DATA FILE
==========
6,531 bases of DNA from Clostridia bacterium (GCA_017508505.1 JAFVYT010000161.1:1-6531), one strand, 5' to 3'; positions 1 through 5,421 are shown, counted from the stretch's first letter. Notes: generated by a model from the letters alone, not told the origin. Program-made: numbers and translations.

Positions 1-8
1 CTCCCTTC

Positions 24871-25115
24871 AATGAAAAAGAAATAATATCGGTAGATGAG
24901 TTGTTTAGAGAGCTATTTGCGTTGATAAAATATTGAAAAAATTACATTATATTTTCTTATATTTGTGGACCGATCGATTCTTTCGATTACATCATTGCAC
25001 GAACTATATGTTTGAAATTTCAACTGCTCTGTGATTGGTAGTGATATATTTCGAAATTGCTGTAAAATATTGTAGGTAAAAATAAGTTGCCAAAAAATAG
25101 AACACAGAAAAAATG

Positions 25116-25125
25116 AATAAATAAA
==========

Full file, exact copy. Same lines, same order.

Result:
6,531 bases of DNA from Clostridia bacterium (GCA_017508505.1 JAFVYT010000161.1:1-6531), one strand, 5' to 3'; positions 1 through 5,421 are shown, counted from the stretch's first letter. Notes: generated by a model from the letters alone, not told the origin. Program-made: numbers and translations.

Positions 1-8
1 CTCCCTTC

Positions 24871-25115
24871 AATGAAAAAGAAATAATATCGGTAGATGAG
24901 TTGTTTAGAGAGCTATTTGCGTTGATAAAATATTGAAAAAATTACATTATATTTTCTTATATTTGTGGACCGATCGATTCTTTCGATTACATCATTGCAC
25001 GAACTATATGTTTGAAATTTCAACTGCTCTGTGATTGGTAGTGATATATTTCGAAATTGCTGTAAAATATTGTAGGTAAAAATAAGTTGCCAAAAAATAG
25101 AACACAGAAAAAATG

Positions 25116-25125
25116 AATAAATAAA